Op-Ed: Despite Progress, LGBTQ+ Rights Lag Worldwide

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Illustration purchased from Bigstock.com.

Grace Papas

No one can deny that the U. S. has made huge strides in accepting people from the LGBTQ+ community. From making same-sex marriage legal to boycotting Chick-Fil-A for donating to homophobic charities, anyone can see that the country is moving in the right direction.

Unfortunately, a lot of countries have some progress to make regarding safety for queer people. There are still many countries where same-sex marriage is illegal or frowned upon.

In fact, until May of last year, gay people were being stoned to death in Brunei. This abusive practice recently ceased in response to uproar, but the fact that this punishment was deemed acceptable for so long says a lot about how some countries view people that are considered “abnormal.”

According to The New York Times, the sultan of Brunei, Hassanal Bolkiah, said Sunday that his country had gone decades without carrying out the death penalty— and that it would continue its de facto moratorium on executions, despite the new punishments codified a month before under a harsh interpretation of Islamic law.

However, the sultan failed to mention other harsh punishments, including the whipping of women convicted of lesbian sex and amputating a hand for theft.

According to the LGBTQ+ Danger Index, the most dangerous place in the world for queer people is Nigeria, where those suspected of homosexuality can face up to 14 years in prison, and even the death penalty. Discussion of LGBTQ rights is also criminalized.

Other dangerous countries include Qatar, Yemen, Saudi Arabia, Tanzania, Iran, and Sudan. Punishments in these countries include whipping, prison time, flogging, and the death penalty.

Of the 150 countries listed by the Danger Index, Sweden is the safest place for homosexuality, with the United States also ranked near the bottom of the list at 127.

Personally, I would have expected the U.S to be even higher on the list regarding safety. 

The fact is that people around the world are facing violence, discrimination, and execution because of who they love, how they look, or who they are.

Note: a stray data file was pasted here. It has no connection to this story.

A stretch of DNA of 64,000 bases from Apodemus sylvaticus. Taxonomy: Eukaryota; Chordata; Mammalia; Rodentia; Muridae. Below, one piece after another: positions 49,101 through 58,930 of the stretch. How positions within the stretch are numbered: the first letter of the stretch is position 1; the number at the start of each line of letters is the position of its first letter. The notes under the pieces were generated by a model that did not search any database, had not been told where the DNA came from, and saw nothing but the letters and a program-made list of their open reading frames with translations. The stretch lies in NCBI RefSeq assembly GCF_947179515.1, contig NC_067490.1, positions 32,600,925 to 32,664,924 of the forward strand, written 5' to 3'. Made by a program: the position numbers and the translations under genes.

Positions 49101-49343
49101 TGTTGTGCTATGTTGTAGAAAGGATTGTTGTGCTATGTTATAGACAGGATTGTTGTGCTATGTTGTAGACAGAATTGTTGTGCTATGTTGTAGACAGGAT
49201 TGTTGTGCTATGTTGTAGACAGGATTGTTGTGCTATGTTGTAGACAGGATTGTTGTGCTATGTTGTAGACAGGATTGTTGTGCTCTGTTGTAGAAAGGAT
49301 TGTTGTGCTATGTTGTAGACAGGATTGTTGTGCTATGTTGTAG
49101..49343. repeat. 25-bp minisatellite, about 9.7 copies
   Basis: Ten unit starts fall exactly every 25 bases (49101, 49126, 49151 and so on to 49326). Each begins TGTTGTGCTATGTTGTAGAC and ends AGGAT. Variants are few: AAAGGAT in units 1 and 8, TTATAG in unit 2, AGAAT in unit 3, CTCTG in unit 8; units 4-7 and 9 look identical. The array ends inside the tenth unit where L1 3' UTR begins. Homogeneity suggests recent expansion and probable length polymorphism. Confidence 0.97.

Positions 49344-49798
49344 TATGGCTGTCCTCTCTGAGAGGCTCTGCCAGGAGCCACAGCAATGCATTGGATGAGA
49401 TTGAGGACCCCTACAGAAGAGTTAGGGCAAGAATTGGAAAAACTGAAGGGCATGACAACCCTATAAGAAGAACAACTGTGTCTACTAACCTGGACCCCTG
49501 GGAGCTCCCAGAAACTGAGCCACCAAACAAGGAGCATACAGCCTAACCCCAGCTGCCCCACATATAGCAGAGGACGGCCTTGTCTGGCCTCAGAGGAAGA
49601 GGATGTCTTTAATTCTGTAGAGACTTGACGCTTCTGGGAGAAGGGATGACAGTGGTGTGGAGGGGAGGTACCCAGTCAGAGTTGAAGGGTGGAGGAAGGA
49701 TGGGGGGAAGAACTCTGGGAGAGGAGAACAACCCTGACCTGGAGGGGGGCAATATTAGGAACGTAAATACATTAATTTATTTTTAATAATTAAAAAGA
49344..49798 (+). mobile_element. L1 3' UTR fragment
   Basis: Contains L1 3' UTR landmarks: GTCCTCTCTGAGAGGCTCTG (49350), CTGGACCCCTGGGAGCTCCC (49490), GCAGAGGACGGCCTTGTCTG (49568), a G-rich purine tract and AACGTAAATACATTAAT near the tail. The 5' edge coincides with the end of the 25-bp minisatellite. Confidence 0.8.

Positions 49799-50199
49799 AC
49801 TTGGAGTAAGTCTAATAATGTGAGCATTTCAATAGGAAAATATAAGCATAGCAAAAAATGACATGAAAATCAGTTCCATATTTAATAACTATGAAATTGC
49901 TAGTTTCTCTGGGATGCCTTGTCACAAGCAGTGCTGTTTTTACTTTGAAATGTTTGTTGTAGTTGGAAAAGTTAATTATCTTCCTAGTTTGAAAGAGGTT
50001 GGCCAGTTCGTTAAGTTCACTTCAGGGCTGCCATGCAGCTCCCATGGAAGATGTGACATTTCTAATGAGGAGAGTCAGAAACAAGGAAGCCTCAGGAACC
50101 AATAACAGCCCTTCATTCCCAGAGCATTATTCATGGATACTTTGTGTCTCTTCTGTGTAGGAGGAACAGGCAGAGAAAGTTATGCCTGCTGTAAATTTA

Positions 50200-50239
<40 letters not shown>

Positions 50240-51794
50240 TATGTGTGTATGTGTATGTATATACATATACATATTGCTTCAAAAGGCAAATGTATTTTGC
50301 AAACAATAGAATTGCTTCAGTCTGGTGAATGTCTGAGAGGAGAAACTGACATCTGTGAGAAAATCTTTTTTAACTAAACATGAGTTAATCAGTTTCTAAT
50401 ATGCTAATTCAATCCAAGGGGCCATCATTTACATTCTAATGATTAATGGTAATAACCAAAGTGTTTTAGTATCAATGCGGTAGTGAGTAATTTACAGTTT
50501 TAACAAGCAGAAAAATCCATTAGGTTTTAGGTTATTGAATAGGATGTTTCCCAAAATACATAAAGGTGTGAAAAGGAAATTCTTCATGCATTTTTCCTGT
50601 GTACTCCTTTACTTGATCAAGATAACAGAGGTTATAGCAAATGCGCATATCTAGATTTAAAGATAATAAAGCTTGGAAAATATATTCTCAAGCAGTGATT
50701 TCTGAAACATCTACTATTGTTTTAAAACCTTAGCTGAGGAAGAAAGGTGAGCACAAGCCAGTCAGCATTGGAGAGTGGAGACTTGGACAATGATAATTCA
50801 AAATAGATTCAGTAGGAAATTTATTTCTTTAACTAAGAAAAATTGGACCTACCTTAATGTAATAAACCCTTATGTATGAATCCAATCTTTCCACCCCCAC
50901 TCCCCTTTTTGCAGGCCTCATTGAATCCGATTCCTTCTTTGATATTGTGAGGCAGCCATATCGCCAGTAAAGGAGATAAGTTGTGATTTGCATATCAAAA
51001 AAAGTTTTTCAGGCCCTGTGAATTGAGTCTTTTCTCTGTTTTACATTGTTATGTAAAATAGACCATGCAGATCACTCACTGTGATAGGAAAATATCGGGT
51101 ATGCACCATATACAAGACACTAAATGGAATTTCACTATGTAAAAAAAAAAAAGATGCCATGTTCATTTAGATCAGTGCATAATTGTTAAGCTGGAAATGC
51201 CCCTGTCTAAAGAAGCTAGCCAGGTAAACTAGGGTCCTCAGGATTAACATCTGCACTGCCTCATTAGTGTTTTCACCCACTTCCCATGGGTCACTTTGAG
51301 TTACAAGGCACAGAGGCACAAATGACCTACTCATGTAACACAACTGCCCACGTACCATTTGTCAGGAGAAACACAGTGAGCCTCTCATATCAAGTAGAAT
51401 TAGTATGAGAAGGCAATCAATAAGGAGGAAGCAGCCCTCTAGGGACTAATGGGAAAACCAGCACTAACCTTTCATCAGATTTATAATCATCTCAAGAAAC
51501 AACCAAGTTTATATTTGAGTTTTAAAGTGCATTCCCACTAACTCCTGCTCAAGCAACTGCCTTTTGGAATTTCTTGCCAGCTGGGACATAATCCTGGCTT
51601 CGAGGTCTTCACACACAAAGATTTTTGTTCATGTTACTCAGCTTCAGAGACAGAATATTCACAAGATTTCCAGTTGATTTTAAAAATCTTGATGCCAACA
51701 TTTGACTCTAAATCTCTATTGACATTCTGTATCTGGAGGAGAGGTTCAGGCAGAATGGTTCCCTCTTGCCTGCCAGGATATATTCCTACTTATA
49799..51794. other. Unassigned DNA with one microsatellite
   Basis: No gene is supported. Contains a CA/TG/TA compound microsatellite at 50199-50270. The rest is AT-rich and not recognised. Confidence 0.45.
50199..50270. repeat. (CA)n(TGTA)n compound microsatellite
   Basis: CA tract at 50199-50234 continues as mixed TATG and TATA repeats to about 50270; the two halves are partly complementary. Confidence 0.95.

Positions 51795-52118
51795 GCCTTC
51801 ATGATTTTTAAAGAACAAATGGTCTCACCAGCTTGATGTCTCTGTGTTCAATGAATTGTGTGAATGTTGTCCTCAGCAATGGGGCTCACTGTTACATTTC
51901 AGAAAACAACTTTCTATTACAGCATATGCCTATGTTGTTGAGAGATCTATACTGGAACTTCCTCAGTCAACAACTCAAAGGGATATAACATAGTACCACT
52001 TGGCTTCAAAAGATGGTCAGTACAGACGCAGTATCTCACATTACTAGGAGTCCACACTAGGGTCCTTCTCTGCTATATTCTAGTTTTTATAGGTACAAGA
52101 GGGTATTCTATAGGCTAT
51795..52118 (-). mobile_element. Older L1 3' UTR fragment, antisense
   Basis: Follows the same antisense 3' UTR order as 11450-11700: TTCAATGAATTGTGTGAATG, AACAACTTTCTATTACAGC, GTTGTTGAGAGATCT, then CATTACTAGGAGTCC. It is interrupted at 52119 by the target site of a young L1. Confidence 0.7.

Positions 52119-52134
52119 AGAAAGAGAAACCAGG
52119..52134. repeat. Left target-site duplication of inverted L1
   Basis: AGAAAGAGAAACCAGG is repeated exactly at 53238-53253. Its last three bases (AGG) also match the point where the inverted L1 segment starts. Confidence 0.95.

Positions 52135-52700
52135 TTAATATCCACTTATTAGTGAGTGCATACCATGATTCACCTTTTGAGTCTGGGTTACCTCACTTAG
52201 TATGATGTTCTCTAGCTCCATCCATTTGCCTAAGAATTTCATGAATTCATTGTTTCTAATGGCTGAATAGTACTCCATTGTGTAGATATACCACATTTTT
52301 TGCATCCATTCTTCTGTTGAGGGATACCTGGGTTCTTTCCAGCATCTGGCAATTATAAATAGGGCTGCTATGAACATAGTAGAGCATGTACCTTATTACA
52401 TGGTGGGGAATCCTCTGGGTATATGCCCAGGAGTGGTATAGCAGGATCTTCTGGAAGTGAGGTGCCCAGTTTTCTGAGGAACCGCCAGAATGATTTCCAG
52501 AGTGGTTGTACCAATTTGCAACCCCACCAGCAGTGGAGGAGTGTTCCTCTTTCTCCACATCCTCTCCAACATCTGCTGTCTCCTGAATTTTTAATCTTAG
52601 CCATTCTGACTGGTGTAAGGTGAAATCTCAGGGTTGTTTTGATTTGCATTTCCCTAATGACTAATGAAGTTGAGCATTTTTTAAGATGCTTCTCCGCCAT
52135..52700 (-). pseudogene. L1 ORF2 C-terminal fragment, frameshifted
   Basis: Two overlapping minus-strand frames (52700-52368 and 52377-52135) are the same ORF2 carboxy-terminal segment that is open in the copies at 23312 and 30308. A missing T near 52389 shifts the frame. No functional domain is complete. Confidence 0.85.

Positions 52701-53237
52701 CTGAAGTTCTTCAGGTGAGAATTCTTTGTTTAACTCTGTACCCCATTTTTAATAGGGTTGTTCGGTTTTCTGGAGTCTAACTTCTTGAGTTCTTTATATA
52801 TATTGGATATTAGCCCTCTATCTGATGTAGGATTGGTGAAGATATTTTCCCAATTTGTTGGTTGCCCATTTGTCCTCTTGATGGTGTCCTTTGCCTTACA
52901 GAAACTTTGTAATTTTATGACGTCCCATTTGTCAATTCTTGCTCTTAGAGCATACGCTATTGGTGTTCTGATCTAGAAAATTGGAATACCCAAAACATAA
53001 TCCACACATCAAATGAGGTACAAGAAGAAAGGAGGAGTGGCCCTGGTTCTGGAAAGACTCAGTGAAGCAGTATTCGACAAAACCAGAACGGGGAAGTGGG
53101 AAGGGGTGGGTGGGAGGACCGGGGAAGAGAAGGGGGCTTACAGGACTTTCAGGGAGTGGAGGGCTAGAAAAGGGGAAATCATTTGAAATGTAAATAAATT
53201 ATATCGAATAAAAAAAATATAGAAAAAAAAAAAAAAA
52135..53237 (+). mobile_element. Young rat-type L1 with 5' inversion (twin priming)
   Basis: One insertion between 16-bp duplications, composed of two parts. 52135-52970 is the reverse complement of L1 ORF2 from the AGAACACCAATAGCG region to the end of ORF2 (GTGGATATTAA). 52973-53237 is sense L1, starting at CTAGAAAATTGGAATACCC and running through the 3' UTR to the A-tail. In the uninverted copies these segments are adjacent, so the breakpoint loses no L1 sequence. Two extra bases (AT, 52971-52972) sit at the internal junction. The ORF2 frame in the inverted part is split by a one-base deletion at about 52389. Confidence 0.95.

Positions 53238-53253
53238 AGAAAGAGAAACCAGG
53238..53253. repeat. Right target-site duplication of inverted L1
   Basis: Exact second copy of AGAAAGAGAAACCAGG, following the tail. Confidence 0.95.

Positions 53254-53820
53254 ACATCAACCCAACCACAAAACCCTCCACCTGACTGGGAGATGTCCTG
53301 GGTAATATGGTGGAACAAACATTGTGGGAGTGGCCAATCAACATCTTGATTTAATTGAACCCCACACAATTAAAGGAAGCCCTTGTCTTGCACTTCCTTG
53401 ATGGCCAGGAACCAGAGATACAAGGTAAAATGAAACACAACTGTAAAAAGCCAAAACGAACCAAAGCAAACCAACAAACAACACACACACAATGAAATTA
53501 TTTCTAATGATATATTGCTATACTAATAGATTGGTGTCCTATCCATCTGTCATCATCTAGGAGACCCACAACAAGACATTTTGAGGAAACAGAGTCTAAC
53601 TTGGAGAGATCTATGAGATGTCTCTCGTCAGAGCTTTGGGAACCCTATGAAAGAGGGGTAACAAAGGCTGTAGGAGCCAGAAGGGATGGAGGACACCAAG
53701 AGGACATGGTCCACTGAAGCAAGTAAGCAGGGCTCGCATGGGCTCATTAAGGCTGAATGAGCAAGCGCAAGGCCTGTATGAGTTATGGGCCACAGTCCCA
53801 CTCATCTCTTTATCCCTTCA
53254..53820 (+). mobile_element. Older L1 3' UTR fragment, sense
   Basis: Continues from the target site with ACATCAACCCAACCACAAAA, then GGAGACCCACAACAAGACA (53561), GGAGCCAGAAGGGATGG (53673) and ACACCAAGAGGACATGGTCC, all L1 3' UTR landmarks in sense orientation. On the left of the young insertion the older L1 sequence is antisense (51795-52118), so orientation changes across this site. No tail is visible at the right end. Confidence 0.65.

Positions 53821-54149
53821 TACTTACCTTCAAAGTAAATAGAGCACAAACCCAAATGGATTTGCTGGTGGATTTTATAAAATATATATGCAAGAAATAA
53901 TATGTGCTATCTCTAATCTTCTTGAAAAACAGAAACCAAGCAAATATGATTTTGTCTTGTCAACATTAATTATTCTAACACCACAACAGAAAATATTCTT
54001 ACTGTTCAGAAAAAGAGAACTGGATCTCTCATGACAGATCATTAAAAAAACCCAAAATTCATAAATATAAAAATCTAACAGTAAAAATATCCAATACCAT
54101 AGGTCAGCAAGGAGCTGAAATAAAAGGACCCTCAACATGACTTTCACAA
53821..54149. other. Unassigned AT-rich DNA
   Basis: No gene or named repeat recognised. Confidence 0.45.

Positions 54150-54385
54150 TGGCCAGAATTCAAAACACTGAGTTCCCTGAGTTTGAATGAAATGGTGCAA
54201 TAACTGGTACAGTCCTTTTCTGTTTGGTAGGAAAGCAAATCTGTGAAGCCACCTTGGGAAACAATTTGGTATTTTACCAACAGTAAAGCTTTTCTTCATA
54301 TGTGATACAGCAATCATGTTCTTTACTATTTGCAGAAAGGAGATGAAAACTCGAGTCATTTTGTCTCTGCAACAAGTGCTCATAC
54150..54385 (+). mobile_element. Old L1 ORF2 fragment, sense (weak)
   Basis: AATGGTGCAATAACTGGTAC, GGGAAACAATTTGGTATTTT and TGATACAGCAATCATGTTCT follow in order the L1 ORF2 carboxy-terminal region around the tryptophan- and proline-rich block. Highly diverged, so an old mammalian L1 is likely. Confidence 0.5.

Sexual orientation and gender identity are integral parts of ourselves that should never lead to abuse.

According to Human Rights Watch, between 2018 and 2019 in the United Kingdom, there were around 2,333 hate crimes committed against transgender people and 14,491 against people identifying as homosexual or queer. Apparently, the figures were up across the board, but the number of cases that ended in prosecution also fell. Only one out of five cases were reported to the police.

In October of 2019, an LGBTQ activist, Brian Wasswa, was brutally murdered in his home in Uganda. This event caused the government to reintroduce an anti-homosexuality bill that would authorize the use of the death penalty for consensual same-sex acts.

In Moscow, police in Chechnya carried out a round of beatings against men they merely assumed to be gay or bisexual.

Based off of a mere assumption of sexual orientation, four men were detained for between three and 20 days. They were beaten with sticks and polypropylene pipes. One was raped with a stick. Three of the four were tortured with electric shocks.

The sheer brutality of these crimes is astounding. The fact that some people think that they are justified in perpetrating hate crimes is sickening. No one should have to pay a price for loving who they want to love. No one should die because of their gender identity.

Despite all of this horror, we must have hope. It is not all bad. Last year also brought victories for LGBTQ+ rights.

In March, Polish police protected participants of a pride march amid a group of anti-LGBT protesters, who were attacking the marchers with eggs.

In late October, legislation came into effect that made same-sex marriage legal in Northern Ireland. Same-sex weddings will be permitted to take place starting in February of 2020.

In May, Taiwan also legalized gay marriage, making them the first jurisdiction in Asia to do so and the 26th in the world. 

Social norms and expectations are changing. Although some nations are moving in the wrong direction, plenty more are taking steps towards a more tolerant tomorrow.